Dead Heat on a Merry-Go-Round was best recalled today for its nonsensical title - you would have to watch the movie to see where it was derived from, not that this cleared up its meaning much - but perhaps that was selling it short, because it remained the most notable film from the directing career of Bernard Girard. He has been described as largely undistinguished as an auteur, but this example of his work did betray certain aspirations as he took the heist flick and applied a measure of style and aloofness to it which not everyone was going to respond to. All that business without much of a pay-off, the naysayers may well have observed, although there was a twist in the tale.

Actually a twist right in the last seconds of the final scene, which you could view as a clever resolution to an involved caper, or a case of cold feet where the way the plot was heading was considered far too immoral for the time, so they added that dampener on Eli's ultimate achievements. For most of the film you're not even all that aware of precisely what he's up to anyway, as we follow him out of prison and into a series of aliases as he pulls the wool over a selection of characters' eyes. This ranges from pretending to return a rich woman's dog or taking young lady out for a drink posing as a Swiss and making an impression of her employer's key to actually getting married to an au pair, Inger (Camilla Sparv).

She is working for a different rich woman, and as the scenes accumulate in much the same fashion for the next hour we begin to piece together what it is Eli is up to. Given there are scenes scattered throughout with Robert Webber trying to organise a visit by a Soviet Premier to Los Angeles, we might be correct in thinking this has something to do with the overall heist, and as the narrative builds to a denouement at the airport you can sort of understand where this has been aiming. Although such an approach, with all cards played very close to the chest even as the story is wrapping up, could have been not exactly a manner of generating supense but a method of sustaining the audience's confusion.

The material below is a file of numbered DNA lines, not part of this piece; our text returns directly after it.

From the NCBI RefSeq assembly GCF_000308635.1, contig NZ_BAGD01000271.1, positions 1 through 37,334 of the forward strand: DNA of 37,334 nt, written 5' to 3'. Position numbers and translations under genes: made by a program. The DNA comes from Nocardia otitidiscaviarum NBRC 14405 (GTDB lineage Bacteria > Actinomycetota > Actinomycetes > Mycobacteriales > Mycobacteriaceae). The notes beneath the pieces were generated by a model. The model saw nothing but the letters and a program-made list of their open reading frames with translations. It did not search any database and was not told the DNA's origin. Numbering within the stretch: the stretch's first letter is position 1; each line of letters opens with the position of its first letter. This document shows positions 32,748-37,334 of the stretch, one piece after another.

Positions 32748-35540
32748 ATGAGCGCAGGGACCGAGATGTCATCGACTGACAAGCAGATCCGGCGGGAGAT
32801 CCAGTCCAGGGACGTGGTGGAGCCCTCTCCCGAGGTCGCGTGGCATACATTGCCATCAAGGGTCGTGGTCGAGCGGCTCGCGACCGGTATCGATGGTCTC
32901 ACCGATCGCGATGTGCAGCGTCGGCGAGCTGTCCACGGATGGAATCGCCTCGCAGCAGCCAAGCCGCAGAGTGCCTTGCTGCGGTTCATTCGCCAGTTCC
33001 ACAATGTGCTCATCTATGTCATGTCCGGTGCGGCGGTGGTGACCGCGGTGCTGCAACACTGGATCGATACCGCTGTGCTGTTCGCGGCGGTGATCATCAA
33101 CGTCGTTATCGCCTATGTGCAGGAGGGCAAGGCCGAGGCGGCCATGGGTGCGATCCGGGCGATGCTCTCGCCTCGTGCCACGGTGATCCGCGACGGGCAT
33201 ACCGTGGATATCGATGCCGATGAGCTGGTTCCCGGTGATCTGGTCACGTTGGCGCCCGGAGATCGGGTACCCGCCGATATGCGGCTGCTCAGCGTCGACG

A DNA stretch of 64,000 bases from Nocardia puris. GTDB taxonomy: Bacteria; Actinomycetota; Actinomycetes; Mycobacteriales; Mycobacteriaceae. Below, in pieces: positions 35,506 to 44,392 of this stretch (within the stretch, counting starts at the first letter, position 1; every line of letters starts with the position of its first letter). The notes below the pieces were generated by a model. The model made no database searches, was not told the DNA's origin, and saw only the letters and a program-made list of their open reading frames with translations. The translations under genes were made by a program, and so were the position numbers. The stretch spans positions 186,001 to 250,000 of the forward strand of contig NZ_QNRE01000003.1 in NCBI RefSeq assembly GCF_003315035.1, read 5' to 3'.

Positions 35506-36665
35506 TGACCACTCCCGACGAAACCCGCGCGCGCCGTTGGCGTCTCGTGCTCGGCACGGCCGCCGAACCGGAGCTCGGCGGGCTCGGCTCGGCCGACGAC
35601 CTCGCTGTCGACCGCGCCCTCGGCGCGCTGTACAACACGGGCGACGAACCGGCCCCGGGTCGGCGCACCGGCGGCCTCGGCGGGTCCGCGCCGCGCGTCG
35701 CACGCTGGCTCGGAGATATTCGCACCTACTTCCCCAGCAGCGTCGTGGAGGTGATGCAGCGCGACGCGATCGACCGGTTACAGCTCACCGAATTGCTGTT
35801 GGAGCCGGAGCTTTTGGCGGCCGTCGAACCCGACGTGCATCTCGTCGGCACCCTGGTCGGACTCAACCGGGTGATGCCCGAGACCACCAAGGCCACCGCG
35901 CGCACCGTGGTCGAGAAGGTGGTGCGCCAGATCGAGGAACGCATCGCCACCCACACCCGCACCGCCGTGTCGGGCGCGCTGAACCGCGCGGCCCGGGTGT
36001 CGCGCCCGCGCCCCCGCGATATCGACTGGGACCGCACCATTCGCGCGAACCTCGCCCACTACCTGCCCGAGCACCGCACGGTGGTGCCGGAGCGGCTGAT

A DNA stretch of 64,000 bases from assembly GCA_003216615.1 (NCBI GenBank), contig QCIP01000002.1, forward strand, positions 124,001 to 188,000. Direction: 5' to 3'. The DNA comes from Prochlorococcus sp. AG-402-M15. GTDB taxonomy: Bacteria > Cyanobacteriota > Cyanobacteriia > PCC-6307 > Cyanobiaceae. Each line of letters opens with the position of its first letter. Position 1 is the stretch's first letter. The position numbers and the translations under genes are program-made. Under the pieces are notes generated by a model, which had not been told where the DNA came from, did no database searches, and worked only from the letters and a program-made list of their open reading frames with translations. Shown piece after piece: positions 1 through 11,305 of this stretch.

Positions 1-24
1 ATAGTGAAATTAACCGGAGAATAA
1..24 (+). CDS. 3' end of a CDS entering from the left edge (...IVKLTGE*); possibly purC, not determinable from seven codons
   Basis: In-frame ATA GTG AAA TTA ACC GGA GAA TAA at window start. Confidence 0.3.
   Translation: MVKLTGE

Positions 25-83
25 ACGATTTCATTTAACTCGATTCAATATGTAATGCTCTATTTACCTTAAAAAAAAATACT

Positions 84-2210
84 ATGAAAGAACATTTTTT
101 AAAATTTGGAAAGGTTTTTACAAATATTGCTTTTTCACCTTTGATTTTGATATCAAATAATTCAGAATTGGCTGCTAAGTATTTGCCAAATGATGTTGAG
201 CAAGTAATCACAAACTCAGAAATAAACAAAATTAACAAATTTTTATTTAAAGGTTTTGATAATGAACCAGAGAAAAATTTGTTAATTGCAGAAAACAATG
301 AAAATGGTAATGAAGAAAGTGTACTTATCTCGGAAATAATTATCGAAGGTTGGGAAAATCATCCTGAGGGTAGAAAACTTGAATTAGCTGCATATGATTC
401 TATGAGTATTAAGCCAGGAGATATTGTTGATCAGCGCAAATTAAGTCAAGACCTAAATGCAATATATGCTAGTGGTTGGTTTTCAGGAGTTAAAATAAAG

Not so much to keep them on their toes but to stop them asking awkward questions, as once you begin to think over what you have seen you may well be pondering various implausibilities about both Eli himself and the incredibly involved plan - could many criminals be so set on grabbing that wealth for themselves when they were going to split it up to that extent? It would be easier to get a decent job, which in light of the application Eli offers to his crimes he could become a very accomplished mind in an executive position. It is at this point you twig that everything you've seen is mostly for effect, so that you could enjoy the proceedings as an exercise in gloss and superficial sheen, and appreciate Coburn's effortless charm, which to be fair went a long way. Also interesting was that Steven Speilberg looked to have watched this before making Catch Me If You Can: there were noticeable similarities (conman, era, love affair) although his effort was the better movie. Music by Stu Phillips.
Reviewer: Graeme Clark

 

This review has been viewed 5366 time(s).

As a member you could Rate this film

 
Review Comments (0)


Untitled 1

Login
  Username:
 
  Password:
 
   
 
Forgotten your details? Enter email address in Username box and click Reminder. Your details will be emailed to you.
   

Latest Poll
Which star probably has psychic powers?
Laurence Fishburne
Nicolas Cage
Anya Taylor-Joy
Patrick Stewart
Sissy Spacek
Michelle Yeoh
Aubrey Plaza
Tom Cruise
Beatrice Dalle
Michael Ironside
   
 
   

Recent Visitors
  Louise Hackett
Darren Jones
Mark Le Surf-hall
Andrew Pragasam
Enoch Sneed
Mary Sibley
Graeme Clark
  Desbris M
   

 

Last Updated: